You've heard of cap and trade. It would go like this: A cap gets put on the total amount of greenhouse gases the U.S. can emit. Companies get permits to emit greenhouse gases. If they need more, they have to buy them from other companies that pollute less.
At their last debate, Scott Brown blasted his Democratic opponent, Attorney General Martha Coakley, for supporting it.
"You're in favor of cap and trade, which is a national energy tax," Brown said to Coakley.
"It's not a tax," Coakley replied.
"It's a tax," Brown insisted.
Senate Democrats support cap and trade. I asked Brown about his opposition to it last month, at a campaign stop in Medfield.
"If we don't use cap and trade, how do we reduce emissions?" I wondered.
"You can reduce by conservation, wind, solar, hydroelectric, nuclear," Brown told me. "You can provide a total package and let people have different avenues and different ways to heat and light their businesses. How does government enforce that? They have their hands in pretty much everything. I'm sure there'll be a role for government — and at some point, government needs to get out of the way, as well."
What you won't hear in one of Brown's campaign speeches is that cap and trade is actually an idea first championed by a Republican president.
Fred Krupp, the president of the Environmental Defense Fund, remembers getting an invitation from Vice President George H.W. Bush's office to come up with a market mechanism to control acid rain.
"His counsel, Boyden Gray, invited the Environmental Defense Fund to help put together a practical idea that would reduce sulphur dioxide emissions," Krupp recalled. "And that was to become the first big-scale use of cap and trade."
And, Krupp said, the cap and trade system worked. For example, it helped clean up the streams in the White Mountains of New Hampshire.
The Hubbard Brook Experimental Forest is where someone first figured out that there is something called acid rain in North America. Scientist have been measuring the changes in the acidity of some of the streams here. They also measure the changes in acidity of the rainwater.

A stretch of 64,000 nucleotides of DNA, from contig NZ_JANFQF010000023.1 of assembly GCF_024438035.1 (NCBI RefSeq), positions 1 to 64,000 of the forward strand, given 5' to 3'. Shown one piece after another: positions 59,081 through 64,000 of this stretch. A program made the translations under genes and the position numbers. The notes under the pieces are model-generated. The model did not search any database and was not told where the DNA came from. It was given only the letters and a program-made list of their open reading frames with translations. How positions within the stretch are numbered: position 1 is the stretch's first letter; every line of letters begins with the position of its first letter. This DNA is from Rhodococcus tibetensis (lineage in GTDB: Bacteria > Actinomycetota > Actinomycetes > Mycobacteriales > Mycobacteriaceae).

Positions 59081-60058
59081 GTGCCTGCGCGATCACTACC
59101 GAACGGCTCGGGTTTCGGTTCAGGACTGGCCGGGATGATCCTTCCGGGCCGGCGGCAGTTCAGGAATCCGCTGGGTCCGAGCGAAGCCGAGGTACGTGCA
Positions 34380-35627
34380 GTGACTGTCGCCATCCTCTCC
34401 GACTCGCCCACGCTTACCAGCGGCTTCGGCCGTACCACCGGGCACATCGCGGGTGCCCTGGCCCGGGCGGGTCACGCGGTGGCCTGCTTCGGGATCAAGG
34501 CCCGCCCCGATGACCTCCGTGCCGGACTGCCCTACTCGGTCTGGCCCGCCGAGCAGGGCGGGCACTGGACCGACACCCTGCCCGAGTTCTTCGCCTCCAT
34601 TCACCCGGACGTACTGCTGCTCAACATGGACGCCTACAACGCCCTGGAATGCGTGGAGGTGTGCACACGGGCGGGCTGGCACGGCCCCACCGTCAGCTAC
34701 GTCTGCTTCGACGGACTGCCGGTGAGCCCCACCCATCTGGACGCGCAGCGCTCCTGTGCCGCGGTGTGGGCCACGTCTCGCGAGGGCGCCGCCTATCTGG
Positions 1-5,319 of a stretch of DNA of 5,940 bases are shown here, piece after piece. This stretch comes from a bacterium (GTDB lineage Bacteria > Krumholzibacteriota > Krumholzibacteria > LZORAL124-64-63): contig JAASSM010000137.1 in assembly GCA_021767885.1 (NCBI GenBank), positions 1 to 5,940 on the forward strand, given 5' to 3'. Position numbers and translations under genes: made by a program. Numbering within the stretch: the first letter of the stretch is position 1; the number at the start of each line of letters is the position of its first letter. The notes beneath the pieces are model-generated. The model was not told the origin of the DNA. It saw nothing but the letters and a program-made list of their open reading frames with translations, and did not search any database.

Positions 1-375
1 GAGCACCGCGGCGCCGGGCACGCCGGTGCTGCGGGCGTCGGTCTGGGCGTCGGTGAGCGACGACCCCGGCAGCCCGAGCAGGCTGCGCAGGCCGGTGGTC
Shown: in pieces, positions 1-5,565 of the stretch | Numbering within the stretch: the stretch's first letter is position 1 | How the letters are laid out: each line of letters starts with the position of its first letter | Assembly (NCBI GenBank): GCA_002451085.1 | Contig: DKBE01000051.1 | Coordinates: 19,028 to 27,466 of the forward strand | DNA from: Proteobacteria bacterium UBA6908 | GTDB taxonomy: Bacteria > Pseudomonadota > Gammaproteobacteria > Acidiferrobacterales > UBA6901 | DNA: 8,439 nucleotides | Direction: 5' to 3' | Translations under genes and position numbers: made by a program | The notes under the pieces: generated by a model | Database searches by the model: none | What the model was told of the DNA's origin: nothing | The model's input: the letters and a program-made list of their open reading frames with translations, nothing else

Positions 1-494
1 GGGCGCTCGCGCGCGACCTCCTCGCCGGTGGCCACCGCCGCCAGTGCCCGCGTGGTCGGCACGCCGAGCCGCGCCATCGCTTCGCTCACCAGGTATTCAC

Geoff Wilson is the forest's program director. "We can say for sure that the acidity of the rainwater has become less over time and the acidity of the stream water has become less over time," Wilson said.
Acid rain here is still a problem, but not as bad as it used to be.
"The use of emissions trading on acid rain has been the single biggest achievement in environmental policy, probably in the last 20 years," said Krupp, the president of the Environmental Defense Fund. "The reason is: suddenly we aligned the profit motive with reducing sulphur emissions."
Those sulphur emissions were one of the causes of acid rain. So if cap and trade worked to reduce acid rain, why are so many Republicans, including Scott Brown, against using it to cut greenhouse gases?
Tufts University Political Science Professor Jeff Berry says cap and trade has become a red-meat issue for the right because President Obama is for it. "And Scott Brown is running as a national Republican, not a Massachusetts Republican, so he's hewing close to the conservative line," Berry said.
There's also the issue of whether global warming is a problem. Seth Kaplan, of the Conservation Law Foundation, said some Republicans don't believe that it is. "And since they don't think global warming is a problem, they are not inclined to look for a solution," Kaplan said.
Scott Brown says he's not sure global warming is caused by human activity. But even if he was, he and other Republicans see other problems with implementing cap and trade now.
Jim Stergios served as undersecretary for policy in the Executive Office of Environmental Affairs under Gov. Mitt Romney. "In the immediate term, everybody's worried about increasing prices, and I think everyone agrees that cap and trade — whether you're for it or against it — will increase prices," Stergios said. "They're also quite concerned about the impact on the job picture in the short term."
So while the Democratic candidate, Martha Coakley, ends up embracing an idea first implemented by a Republican president, the Republican candidate, Scott Brown, ends up rejecting it.
This program aired on January 18, 2010. The audio for this program is not available.